In 2002 we released the first recording of Karl Weigl's Fifth Symphony, subtitled ‘The Apocalyptic‹ and dedicated to the memory of Franklin Roosevelt. Completed in the last year of the Second World War, it is a programmatic work describing the world hovering on the brink of total destruction – a very natural way of seeing things for an Austrian refugee of Jewish descent living in the US during that troubled time.
But there was more than the destiny of his beloved Vienna that occupied Weigl. He was very much part of an old central-European tradition, the tradition of Brahms, Bruckner and Mahler, which – as he must have realized – was threatened whatever the outcome of the war. Described by his fellow student Schoenberg as »one of the best composers of the old school, one of those who continued the glittering Viennese tradition«, Weigl in one of the first works written after his flight to the US in 1938, celebrates one aspect of his native city: the waltzes of the Strauss family. In Old Vienna we get a rhapsody of Vienna-style waltzes, executed with the affection – and nostalgia – of someone who had been present at the time. (Weigl was a regular guest at the soirées of Adèle Strauss, widow of Johann Strauss II, in whose home he met his first wife.)
Compared to this work and to the Apocalyptic Symphony, the Sixth Symphony, composed eight years later and Weigl's last major work, is a piece of absolute music. But here too, in the music itself, is a testament to a tradition that for political and aesthetic reasons had already become a memory in the old world that had fostered it. Neither of the works was performed in the composer's lifetime, and in fact the Symphony had to wait until the present recording. The previous Weigl release on BIS (BIS 1077) was greeted with a 2003 Cannes Classical Award and great acclaim by reviewers who called Weigl »a fascinating voice« and »a major discovery« while naming the performances, by the Berlin Radio Symphony Orchestra and Tomas Sanderling, »exceptional« and »committed«. The ones on the present disc – on which conductor Alun Francis also appears – certainly are no less impressive!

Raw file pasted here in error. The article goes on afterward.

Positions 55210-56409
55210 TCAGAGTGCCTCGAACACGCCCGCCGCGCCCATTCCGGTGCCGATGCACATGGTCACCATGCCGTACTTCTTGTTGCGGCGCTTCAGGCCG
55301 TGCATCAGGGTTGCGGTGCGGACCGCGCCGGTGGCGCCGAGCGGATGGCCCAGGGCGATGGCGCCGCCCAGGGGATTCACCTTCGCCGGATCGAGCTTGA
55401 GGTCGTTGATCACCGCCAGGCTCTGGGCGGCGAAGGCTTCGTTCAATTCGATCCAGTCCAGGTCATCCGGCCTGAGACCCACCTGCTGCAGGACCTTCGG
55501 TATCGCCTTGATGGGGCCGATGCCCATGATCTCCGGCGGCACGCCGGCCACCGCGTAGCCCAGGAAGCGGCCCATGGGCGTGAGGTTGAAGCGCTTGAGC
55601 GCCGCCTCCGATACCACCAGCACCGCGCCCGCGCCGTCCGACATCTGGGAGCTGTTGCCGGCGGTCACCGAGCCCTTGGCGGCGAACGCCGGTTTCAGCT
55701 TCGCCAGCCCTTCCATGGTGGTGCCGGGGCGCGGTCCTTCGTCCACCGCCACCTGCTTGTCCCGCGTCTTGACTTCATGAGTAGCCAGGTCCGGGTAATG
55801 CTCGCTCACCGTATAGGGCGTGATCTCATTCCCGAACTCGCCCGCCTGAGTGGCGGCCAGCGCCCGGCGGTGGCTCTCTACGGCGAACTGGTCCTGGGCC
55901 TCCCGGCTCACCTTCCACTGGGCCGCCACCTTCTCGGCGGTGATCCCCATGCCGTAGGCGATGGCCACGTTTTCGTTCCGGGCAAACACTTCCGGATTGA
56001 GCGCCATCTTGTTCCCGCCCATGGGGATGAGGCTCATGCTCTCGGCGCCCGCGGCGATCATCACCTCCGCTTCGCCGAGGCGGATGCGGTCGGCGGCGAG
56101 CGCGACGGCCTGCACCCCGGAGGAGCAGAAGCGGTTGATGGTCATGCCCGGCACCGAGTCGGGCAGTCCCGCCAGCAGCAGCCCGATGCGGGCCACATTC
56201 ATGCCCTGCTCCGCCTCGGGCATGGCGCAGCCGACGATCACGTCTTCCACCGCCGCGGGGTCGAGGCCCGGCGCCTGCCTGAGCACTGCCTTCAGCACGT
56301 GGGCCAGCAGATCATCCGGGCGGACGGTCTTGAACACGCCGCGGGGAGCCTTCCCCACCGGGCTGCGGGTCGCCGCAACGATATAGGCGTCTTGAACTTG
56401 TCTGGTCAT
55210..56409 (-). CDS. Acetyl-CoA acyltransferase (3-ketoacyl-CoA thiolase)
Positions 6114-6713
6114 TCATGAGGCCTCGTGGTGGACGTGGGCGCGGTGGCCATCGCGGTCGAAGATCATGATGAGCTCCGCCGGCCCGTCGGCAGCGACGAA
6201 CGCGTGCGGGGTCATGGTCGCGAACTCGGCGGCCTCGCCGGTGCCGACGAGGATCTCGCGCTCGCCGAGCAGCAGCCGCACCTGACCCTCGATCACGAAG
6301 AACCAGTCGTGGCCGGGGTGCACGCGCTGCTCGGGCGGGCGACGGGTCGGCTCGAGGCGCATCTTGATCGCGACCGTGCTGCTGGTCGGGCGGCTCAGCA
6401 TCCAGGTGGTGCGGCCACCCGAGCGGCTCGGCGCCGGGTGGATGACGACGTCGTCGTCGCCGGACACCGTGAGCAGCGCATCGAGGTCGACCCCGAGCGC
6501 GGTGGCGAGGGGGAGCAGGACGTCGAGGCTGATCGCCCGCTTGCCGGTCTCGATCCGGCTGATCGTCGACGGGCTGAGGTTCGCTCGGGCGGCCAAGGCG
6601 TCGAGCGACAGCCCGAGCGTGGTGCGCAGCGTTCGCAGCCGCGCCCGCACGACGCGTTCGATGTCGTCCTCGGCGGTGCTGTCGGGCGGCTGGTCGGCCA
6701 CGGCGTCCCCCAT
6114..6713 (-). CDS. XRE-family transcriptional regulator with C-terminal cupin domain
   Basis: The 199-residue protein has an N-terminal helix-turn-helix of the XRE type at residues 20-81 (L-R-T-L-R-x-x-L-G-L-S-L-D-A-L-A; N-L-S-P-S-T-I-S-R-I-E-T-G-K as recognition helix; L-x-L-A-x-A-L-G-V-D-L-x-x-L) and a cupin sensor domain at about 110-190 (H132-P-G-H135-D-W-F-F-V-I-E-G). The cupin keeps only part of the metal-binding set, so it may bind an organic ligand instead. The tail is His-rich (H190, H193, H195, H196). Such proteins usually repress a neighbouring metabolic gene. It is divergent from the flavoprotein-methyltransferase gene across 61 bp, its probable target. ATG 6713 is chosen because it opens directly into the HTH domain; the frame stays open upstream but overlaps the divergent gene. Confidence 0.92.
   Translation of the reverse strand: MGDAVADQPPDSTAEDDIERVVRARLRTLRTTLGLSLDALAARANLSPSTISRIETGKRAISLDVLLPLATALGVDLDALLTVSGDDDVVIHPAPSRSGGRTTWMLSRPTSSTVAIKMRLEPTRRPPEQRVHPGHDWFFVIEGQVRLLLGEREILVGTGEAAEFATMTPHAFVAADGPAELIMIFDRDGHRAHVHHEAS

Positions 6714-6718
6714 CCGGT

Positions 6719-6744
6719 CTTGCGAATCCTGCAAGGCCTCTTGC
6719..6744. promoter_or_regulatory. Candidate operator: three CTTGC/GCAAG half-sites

J. Hillebrand in FonoForum 04 / 06: »Das Berliner Rundfunk-Sinfonieorchester hört sich stilistisch und idiomatisch sicher in den wehmütigen Tonfall ein, ohne dabei in übertriebene Sentimentalität zu verfallen. Das Klangbild hält genau die Mitte zwischen Weich- und Feinzeichnung und kann auch schön wuchtig sein.«